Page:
At E3, Microsoft announced a new feature to bring together their Xbox ecosystem with the much larger, and more diverse, Windows 10 user base. The initiative was called Xbox Play Anywhere, and amazingly the name is quite appropriate. The idea is that you can purchase a supported game on either the Xbox One, or Windows 10 store, and you would get the version for the other platform at no cost. In addition, game saves would be synchronized between the two platforms, making for a seamless experience.
The move makes a lot of sense for the company, especially with the Xbox One sales falling short of their chief rival, Sony’s PlayStation 4. This is a way to more closely tie the two previously separate platforms. It’s taken a lot of work on the platform side to enable this, because only a couple of years ago Microsoft would have had no way to even distribute the game on Windows.
That has changed with Windows 10’s Universal Windows Platform, and the Windows Store, which has opened up this possibility. Changes brought in the Windows 10 Anniversary Update have enabled this game sharing, and tomorrow we will see the first Xbox Play Anywhere title launching with Recore, developed by Comcept and Armature Studio and published by Microsoft Studios. This is certainly not going to be the last title either, with all of the games Microsoft announced at E3 also supporting this.
For those interested in trying out Recore, it’s a third person action-adventure game, and I’ve had a chance to play it over the last couple of days on both the Xbox One and the PC. I’m not going to do any plot reviews or anything, but the core game mechanics are one of the few to pull me in this year, and the inclusion of many puzzles as well as combat make for a pretty fun game. Xbox Play Anywhere has worked as advertised, with game saves quickly syncing between the two platforms, and it truly is a seamless experience quitting the game on one platform and picking it up on the other.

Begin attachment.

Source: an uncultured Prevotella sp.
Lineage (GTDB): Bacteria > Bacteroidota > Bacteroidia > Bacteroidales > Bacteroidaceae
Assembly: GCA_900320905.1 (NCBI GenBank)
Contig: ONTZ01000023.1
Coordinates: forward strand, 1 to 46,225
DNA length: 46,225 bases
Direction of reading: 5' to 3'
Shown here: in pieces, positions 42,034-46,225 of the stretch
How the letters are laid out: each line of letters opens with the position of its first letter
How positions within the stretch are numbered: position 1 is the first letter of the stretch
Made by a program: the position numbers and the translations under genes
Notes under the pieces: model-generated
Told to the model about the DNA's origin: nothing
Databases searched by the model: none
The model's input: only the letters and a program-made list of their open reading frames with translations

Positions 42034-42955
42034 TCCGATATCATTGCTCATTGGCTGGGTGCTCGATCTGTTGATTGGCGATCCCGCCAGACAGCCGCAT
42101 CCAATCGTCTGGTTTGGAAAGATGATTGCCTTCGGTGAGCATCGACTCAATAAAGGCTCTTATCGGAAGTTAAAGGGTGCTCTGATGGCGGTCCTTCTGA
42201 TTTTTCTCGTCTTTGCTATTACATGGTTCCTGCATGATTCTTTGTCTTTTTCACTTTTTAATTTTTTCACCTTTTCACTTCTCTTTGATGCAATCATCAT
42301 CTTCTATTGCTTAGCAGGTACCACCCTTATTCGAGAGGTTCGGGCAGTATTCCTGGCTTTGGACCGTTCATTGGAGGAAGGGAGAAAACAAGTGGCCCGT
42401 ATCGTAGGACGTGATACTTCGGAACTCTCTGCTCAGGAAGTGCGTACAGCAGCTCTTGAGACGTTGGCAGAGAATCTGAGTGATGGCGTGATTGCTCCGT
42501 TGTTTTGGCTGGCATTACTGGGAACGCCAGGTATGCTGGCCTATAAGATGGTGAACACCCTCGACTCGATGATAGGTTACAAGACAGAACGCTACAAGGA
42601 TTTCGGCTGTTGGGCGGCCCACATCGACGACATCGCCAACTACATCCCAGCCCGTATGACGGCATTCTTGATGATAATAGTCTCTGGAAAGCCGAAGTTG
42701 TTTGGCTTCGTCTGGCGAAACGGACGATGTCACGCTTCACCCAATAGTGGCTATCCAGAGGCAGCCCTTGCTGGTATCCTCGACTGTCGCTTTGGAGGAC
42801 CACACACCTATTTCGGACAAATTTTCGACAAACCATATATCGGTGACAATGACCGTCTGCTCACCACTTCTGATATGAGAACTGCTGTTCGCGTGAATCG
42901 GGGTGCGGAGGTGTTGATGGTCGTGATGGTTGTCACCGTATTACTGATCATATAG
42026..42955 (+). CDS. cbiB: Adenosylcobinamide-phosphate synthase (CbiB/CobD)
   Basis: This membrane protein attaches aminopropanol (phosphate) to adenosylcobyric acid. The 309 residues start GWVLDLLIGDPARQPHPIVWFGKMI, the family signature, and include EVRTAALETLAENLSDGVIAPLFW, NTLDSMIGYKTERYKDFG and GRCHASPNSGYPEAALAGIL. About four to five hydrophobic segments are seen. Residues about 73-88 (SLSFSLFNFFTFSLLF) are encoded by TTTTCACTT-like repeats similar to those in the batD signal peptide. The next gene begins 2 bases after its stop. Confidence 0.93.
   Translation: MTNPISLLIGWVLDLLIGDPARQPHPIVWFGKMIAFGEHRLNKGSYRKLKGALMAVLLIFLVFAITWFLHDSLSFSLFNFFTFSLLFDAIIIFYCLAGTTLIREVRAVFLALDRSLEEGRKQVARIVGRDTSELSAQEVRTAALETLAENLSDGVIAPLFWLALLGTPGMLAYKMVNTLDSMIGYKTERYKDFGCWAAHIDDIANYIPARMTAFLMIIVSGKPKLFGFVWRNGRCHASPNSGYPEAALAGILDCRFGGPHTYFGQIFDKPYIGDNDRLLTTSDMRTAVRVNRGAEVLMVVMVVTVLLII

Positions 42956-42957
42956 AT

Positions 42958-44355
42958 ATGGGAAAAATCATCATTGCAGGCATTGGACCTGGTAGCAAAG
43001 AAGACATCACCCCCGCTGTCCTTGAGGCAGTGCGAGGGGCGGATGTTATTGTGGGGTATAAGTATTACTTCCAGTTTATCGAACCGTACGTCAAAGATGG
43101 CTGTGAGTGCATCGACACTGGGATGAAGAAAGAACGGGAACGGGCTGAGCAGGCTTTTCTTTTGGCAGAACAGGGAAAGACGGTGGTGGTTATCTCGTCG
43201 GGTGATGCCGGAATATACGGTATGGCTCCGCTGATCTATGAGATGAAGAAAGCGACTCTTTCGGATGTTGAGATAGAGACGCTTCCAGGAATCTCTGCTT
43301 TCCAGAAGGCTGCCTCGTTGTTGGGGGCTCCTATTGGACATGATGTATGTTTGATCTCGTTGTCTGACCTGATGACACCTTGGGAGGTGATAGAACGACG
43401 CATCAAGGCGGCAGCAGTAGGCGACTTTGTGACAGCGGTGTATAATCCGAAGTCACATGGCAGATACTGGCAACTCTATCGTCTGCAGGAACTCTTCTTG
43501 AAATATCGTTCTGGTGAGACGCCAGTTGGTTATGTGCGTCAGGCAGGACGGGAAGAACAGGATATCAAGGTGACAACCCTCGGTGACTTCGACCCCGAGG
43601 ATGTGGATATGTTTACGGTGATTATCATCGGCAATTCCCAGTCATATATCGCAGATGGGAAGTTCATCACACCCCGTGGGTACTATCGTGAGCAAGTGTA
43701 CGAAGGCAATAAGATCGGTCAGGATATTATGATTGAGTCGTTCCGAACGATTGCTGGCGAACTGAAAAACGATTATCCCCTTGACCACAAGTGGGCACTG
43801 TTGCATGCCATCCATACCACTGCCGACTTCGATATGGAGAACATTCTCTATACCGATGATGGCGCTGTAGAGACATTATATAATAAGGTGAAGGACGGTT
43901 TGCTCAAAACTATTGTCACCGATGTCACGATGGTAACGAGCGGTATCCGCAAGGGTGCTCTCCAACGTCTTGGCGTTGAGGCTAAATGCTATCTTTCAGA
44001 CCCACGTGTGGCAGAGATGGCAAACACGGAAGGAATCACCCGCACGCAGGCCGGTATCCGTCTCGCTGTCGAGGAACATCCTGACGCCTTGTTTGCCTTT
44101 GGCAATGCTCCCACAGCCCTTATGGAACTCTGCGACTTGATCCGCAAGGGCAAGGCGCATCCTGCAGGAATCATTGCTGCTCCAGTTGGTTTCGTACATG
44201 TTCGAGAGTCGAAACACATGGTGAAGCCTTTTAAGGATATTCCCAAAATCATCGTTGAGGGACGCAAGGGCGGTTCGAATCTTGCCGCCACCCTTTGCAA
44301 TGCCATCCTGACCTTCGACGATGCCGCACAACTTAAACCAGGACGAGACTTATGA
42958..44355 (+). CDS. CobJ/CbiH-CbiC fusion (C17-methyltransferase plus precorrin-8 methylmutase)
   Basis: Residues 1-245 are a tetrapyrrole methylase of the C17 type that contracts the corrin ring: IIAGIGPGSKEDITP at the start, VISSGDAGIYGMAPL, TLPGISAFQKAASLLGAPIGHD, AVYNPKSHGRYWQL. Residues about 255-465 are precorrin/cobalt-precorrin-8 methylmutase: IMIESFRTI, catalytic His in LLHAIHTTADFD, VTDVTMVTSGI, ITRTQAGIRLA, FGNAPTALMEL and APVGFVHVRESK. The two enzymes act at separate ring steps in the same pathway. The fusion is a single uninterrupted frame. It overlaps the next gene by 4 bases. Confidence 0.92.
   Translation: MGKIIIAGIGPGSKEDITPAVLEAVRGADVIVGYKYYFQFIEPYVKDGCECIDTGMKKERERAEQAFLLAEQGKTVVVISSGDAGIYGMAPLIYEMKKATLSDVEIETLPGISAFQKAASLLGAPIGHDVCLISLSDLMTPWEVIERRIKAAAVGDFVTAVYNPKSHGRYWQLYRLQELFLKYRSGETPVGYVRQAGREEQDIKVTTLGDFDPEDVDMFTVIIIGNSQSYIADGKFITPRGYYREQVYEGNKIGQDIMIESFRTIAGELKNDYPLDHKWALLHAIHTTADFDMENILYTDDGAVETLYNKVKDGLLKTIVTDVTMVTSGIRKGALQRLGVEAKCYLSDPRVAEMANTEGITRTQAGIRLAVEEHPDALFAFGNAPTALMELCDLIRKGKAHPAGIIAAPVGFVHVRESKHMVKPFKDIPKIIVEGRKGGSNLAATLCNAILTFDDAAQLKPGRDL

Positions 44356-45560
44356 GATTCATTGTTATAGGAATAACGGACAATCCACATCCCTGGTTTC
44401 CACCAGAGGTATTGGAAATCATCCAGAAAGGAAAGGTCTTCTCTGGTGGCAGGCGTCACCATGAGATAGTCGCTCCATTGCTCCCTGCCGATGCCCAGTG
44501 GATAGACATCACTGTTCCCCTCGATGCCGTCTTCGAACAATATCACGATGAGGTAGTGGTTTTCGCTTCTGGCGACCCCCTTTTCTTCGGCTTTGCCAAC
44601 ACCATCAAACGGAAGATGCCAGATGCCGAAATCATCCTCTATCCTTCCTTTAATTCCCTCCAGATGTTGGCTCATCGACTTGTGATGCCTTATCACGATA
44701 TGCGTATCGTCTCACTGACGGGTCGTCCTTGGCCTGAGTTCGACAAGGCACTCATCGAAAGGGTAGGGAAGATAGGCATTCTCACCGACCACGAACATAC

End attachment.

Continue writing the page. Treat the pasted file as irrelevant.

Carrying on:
To get the best experience on the PC, a pretty beefy system is needed. The Recore team announced the specifications:
On my desktop system, with a Core i7-6700K and GTX 760, I was able to play with decent framerates on their medium setting, but for better graphics a bigger GPU would be recommended. On the Xbox One, my only issue was very long load times, but I did store the game on an external USB hard drive, which likely didn’t help. On my desktop, the same level load times went from minutes to seconds thanks to a Samsung 950 Pro.
I think this is a smart move by Microsoft for a couple of reasons, and in hindsight it’s a feature that they likely should have added a long time ago, but they didn’t have any sort of distribution system that would have worked for something like a PC game before the Windows 10 Store came along. On the sales side, it not only competes with Sony, but also with Steam, especially since the Steam Machine has yet to make a big impact in the console market. Microsoft has done a nice job bringing the console together with Windows 10, with the Xbox app, game streaming, and now Xbox Play Anywhere. They have a lot of work on the hardware side to catch up to Sony, especially with the new PS4 Pro. On the software side, they have a stronger hand.